The Market Today

FOMC the Focus in Busy Week for Economic Calendar


by Craig Dismuke, Dudley Carter

This Week’s Calendar – FOMC Expected to Hike for Third Time in Seven Months: This week’s calendar will bring a barrage of economic reports.  There are three reports on housing including the June homebuilder confidence report on Thursday and the housing starts and build permits data on Friday.  The housing data has been weak lately and a positive run would be a relief.  Small business confidence will be released tomorrow which has weakened recently as Washington has proven to be Washington.  Consumer confidence will be released on Friday.  Three manufacturing reports are scheduled including the Empire Fed and Philly Fed reports and the May Industrial Production report.

 

The most important data of the week will come Wednesday, the May retail sales data and CPI inflation report.  Personal Consumption has been weaker-than-expected through the first four months of the year and the FOMC’s forecast is dependent on a rebound.  However, the rebound has not yet been evident in the data.  Inflation has run below the Fed’s target, to a surprising degree, making the May CPI data even more important.  More to the point, these reports will be the final data the FOMC sees prior to its Wednesday afternoon rate decision.

 

Wednesday’s FOMC Meeting May Mark an Inflection Point:  As of this morning, the markets are pricing in over a 90% chance of a rate hike for two reasons, the Fed’s communications and an unemployment rate down to 4.3%.  The Fed has communicated, as it did prior to the March and December hikes, that the time may “soon be appropriate” to hike.  However, the economic data has had a run of weak reports.  Inflation, most importantly, has disappointed on the low side in recent reports.  Some officials have dismissed these reports as being one-off anomalies, while other officials are more concerned.  However, recent reports on retail sales, auto sales, home sales, capital goods orders, inventories, business confidence, and trade have all disappointed expectations.  Moreover, a growing fear that Washington will be unable to deliver on the President’s economic agenda are weighing on the investor outlook.  Given these factors, the Fed is likely to include some dovish commentary on the future path of policy, perhaps lowering their projected dot plot or perhaps through Yellen’s post-meeting press conference.  However that message is communicated, this FOMC result is likely to be viewed as a dovish hike when all is said and done – if the Fed remains committed to data-dependence.  It is highly unlikely, given the current environment, that they will manage another three rate hikes over the proceeding seven months.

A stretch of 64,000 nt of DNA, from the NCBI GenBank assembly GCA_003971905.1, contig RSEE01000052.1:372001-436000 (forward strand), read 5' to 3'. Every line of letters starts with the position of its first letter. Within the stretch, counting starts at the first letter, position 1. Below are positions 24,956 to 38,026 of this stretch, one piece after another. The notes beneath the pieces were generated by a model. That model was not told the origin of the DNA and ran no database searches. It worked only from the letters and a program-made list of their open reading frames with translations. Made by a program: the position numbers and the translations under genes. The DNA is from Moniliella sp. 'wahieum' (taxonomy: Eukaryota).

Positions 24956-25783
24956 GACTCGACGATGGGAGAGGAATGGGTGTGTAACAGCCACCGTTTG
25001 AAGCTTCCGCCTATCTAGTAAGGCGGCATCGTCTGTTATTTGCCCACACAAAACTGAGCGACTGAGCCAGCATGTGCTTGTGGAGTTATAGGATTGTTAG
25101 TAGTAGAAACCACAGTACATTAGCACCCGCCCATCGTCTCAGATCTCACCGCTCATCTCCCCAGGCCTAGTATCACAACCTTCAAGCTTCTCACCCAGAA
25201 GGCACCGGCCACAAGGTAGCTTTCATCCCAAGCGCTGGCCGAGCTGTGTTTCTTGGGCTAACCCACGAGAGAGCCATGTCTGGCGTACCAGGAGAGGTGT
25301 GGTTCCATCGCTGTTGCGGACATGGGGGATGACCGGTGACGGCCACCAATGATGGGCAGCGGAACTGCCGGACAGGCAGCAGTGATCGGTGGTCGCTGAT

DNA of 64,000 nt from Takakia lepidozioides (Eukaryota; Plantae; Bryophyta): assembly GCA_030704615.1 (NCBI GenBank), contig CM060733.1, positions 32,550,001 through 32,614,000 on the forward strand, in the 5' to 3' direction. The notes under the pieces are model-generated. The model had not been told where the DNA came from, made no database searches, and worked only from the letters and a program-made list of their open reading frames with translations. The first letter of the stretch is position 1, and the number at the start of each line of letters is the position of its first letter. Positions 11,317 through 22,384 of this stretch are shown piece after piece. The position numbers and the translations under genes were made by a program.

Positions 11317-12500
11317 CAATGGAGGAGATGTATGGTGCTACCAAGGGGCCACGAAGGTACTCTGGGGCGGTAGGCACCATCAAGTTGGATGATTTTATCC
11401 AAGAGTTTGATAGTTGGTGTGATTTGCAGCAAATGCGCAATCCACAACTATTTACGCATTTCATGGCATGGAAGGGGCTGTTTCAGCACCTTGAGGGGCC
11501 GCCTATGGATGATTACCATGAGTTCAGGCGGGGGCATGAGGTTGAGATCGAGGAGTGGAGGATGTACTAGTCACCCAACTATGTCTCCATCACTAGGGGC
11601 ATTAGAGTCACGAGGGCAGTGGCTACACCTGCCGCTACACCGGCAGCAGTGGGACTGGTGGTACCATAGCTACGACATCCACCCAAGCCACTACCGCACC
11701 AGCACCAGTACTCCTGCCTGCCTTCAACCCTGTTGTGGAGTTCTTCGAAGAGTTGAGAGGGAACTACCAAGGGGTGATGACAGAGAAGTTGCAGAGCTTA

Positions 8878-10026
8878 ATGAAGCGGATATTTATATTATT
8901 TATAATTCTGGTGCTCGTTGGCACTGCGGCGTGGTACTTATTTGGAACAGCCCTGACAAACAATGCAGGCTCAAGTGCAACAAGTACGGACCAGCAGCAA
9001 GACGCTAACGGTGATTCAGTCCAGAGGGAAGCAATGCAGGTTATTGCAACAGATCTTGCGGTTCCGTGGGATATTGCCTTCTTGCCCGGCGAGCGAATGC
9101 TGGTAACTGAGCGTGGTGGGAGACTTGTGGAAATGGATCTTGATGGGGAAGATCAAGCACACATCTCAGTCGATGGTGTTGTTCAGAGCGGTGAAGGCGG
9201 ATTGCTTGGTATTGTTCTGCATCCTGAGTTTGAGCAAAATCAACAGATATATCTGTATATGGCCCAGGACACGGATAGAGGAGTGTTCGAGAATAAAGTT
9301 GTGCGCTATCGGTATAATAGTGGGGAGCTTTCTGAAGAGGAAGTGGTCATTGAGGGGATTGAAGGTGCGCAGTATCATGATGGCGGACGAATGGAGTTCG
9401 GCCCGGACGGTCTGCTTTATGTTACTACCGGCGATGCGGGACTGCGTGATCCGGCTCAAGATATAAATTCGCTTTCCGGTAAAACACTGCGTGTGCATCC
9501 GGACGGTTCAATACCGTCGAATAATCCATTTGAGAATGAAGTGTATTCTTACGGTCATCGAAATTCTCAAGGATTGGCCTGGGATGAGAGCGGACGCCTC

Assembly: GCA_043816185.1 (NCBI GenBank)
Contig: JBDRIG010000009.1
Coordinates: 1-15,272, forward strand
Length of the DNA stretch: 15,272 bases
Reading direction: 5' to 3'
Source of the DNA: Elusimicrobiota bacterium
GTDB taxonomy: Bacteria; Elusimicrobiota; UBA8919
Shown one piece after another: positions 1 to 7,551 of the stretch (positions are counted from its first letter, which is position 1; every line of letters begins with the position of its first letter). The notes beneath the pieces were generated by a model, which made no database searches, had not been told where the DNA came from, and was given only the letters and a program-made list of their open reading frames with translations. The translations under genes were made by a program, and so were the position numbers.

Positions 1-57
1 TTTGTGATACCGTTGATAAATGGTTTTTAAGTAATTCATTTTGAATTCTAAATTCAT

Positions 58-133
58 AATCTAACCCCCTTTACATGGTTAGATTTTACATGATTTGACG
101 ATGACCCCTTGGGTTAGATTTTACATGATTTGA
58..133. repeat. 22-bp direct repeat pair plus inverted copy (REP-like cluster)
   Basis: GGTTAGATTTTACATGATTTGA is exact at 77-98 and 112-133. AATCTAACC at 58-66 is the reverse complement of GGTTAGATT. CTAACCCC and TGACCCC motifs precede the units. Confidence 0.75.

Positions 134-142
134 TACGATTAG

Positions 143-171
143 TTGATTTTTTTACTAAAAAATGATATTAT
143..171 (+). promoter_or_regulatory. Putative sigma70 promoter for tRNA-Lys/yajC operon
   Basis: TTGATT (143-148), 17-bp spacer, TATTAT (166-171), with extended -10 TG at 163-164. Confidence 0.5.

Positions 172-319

Overnight Activity – A Lull in Economic News Leaves Markets Focused on Politics: Global markets got off to a weak start Monday with European sovereign curves flattening on lower yields as global equities weakened and the Yen gained.  The tech sector is the sore spot in Monday’s equity trade following big losses for the industry in last Friday’s U.S. session.  The Stoxx Europe 600’s tech sector dropped more than 3% as the broader index slid 0.8%.  An early look at U.S. futures indicates tech companies may struggle anew with Nasdaq contracts down 0.9%. After falling nearly 4% last week, crude prices recovered 1.5%.  Market news headlines remain focused on EU politics and monetary policy decisions from the Fed, the BoE, and the BoJ later this week.  The British pound continues to underperform other major currencies as political uncertainty remains elevated after last Thursday’s elections resulted in a hung parliament.  Late Friday reports of a coalition agreement between PM May’s Conservatives and the Democratic Unionist Party may have been premature with more recent accounts describing negotiations as ongoing.  PM May also reshuffled certain cabinet positions over the weekend.  French President Macron fared more favorably than May in Sunday parliament elections in France where indications are he should win an overwhelming majority in the second round next Sunday.  Local elections in Italy dealt a pro-EU blow to the anti-EU Five Star Movement party.  Treasury yields rose modestly despite the bid for safety in Europe and the Dollar dipped.

 

ICYMI – June 9 Weekly Recap: Treasury yields recovered in the last half of the week after longer yields set new post-election lows on Tuesday.  The weekly U.S. economic data was, on balance, weaker than expected.  However, the weekly newsreel was weighted heavily towards Thursday: the ECB’s latest policy decision, Former FBI Director Comey’s Senate Testimony, and Parliament elections in the U.K. Click here for the full recap.

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